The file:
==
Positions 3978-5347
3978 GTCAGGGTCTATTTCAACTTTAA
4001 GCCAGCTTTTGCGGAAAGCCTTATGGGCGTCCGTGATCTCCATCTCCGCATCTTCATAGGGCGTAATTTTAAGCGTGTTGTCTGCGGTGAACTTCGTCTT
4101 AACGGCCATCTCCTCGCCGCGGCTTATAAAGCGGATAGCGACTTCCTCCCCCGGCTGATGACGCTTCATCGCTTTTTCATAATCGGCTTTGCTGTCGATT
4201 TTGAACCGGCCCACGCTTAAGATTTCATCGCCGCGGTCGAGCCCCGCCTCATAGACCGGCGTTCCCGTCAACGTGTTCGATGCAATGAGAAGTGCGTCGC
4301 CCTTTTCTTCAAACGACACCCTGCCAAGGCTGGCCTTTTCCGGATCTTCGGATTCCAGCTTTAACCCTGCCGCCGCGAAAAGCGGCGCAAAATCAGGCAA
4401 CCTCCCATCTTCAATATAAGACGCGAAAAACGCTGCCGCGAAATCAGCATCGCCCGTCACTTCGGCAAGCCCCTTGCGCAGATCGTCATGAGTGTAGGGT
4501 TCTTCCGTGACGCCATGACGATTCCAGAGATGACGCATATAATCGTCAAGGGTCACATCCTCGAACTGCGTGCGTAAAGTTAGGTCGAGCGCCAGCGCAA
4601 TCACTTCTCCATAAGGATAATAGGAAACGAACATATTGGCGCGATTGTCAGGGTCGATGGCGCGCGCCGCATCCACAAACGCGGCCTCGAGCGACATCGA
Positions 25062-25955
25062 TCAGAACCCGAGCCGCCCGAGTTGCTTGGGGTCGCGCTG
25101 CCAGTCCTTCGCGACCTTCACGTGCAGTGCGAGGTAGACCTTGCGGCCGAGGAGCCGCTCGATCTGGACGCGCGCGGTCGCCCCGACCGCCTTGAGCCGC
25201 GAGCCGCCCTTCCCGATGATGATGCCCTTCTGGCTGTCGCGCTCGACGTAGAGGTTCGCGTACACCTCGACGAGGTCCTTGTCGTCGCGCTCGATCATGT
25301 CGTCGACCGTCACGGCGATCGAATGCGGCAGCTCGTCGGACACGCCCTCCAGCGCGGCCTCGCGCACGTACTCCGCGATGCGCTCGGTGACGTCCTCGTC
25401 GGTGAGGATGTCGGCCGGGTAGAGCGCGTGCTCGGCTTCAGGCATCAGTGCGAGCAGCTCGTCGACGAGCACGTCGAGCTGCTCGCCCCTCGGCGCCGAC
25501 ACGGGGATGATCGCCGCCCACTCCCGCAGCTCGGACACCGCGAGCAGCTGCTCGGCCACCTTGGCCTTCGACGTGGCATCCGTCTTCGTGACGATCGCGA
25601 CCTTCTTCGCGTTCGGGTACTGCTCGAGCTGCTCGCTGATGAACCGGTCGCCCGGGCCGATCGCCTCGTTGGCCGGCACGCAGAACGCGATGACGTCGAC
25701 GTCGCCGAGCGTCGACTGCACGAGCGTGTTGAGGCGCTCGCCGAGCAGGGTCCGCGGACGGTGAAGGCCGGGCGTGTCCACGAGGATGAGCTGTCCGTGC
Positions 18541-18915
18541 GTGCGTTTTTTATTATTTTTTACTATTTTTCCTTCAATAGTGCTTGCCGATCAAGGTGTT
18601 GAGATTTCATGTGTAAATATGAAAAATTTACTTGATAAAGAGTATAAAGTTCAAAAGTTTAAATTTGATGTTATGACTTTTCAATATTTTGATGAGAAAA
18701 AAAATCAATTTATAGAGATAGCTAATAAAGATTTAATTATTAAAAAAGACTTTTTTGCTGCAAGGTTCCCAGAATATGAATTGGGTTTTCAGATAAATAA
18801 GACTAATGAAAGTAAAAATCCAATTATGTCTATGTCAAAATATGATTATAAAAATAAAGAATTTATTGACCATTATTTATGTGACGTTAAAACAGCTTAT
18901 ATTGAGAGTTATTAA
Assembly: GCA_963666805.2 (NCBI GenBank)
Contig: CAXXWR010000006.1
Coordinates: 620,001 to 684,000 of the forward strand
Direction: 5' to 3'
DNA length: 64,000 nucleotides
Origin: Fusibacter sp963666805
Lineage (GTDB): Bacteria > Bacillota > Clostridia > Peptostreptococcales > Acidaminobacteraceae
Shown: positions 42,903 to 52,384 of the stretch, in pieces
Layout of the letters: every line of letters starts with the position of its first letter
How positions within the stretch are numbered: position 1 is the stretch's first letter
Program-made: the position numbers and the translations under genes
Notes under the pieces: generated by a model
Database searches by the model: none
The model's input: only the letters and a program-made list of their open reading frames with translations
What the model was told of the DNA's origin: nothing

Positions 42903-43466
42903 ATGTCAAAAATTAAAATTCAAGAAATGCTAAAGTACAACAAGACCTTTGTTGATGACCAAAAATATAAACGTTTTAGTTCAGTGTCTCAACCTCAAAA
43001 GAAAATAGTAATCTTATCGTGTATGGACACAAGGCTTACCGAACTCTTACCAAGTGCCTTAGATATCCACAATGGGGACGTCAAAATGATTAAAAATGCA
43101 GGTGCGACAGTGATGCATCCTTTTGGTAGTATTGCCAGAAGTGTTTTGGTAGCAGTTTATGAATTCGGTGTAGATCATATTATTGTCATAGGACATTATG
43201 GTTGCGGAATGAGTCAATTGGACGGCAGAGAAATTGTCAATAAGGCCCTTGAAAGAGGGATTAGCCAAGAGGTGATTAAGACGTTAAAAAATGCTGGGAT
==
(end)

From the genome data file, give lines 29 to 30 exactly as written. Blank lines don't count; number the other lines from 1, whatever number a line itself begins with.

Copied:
DNA length: 64,000 nucleotides
Origin: Fusibacter sp963666805